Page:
Issey Miyake, who died last week in Tokyo at the age of 84, was without question the sweetest designer I have ever interviewed.
It was 1994 and I was working for the Toronto Star when I met him in his Paris office overlooking the exquisite Place des Vosges. The occasion was the launch of his first fragrance, L’Eau D’Issey, which went on to win multiple awards and become an international bestseller.
As I wrote then, I was struck by his lack of pretension, his simple, cluttered desk, his twinkling eyes, his warm smile.
He had every reason to be bitter and angry. He was a seven-year-old boy riding his bicycle in Hiroshima when the atomic bomb fell. It left him with a pronounced limp and, no doubt, profound invisible scars. His mother died three years later from the radiation. But unlike other designers whose life challenges have led to self-medicating, suicide or a narcissistic need for attention (or a combo of the three), Miyake seemed happy, serene even. And that joy was translated into clothing that bounced and billowed, expanded and contracted, and seemed endlessly charming and entertaining and…yet…comfortable, as anyone who has worn pieces from his Pleats Please line knows. In 2007, he stepped back to create a textile innovation lab with a focus on sustainability, more evidence of his lack of need for the limelight and public adoration.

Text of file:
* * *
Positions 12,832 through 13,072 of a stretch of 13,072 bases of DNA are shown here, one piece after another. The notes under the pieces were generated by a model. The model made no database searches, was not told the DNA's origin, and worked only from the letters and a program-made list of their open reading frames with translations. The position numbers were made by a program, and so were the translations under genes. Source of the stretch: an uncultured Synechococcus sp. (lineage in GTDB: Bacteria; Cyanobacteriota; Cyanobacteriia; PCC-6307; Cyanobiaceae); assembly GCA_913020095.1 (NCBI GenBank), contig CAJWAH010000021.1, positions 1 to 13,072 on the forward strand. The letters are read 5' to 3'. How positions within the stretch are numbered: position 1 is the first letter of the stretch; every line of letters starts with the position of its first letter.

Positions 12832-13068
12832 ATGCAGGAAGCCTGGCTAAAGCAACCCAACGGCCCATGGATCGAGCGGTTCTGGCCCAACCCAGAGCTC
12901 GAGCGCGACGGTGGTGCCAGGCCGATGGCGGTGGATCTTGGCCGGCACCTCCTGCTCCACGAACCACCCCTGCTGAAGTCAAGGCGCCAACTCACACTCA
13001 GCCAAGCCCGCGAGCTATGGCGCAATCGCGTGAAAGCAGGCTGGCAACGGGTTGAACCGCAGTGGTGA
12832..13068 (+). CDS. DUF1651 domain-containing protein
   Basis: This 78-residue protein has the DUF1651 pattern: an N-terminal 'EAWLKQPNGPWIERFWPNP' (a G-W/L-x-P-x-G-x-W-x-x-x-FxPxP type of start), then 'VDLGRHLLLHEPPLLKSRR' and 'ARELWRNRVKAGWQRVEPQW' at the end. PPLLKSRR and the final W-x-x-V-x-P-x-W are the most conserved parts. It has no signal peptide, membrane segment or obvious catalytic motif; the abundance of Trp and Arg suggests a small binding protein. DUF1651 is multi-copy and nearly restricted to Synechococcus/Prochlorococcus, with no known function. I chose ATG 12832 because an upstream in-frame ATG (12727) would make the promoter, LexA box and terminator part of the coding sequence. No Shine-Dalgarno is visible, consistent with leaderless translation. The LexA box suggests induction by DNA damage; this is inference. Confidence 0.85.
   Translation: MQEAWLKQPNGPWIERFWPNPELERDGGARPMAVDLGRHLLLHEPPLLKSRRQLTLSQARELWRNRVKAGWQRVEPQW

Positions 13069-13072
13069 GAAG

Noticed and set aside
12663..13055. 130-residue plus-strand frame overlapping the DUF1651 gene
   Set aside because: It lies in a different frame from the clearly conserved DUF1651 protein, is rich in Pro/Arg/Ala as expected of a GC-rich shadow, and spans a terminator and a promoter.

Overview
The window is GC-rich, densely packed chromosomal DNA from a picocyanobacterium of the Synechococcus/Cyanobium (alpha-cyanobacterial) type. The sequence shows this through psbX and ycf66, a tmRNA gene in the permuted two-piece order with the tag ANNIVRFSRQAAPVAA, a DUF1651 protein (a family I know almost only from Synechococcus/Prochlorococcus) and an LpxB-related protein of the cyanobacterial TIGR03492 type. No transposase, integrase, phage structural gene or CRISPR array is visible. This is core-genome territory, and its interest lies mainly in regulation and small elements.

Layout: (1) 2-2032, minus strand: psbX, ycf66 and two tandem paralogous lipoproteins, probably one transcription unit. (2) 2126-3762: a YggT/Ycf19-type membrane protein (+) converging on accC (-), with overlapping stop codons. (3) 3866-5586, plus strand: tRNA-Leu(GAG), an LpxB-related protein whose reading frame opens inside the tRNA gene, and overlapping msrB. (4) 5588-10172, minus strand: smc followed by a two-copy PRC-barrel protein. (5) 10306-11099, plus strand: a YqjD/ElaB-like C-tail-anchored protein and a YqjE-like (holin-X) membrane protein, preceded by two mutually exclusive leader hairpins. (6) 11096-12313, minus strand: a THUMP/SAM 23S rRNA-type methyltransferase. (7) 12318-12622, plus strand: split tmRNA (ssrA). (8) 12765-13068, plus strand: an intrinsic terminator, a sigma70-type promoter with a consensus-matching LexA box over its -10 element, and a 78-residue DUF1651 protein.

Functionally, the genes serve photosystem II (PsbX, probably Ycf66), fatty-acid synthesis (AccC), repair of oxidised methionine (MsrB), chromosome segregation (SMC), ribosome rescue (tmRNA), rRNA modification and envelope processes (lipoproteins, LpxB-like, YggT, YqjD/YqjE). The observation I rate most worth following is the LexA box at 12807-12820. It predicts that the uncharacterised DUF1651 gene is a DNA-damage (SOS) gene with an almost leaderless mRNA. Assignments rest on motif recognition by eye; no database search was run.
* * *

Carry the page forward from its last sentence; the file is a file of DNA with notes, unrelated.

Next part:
We saw him as a visionary, a ground-breaking talent whose innovations were celebrated in museum exhibits and worn by some of the greatest musicians, writers and contemporary artists of the 20th century. Miyake saw himself as a man who simply liked to sculpt with cloth.
Having witnessed the worst, he seemed determined to find beauty wherever he looked. During our interview he suddenly stopped mid-sentence and began staring at the shadows on the wall. “Look,” he said. “The light.” I remember the moment so clearly, and how it captured the essence of his artistic core. RIP Miyake-san. Though it seems you had found peace already in your time on earth.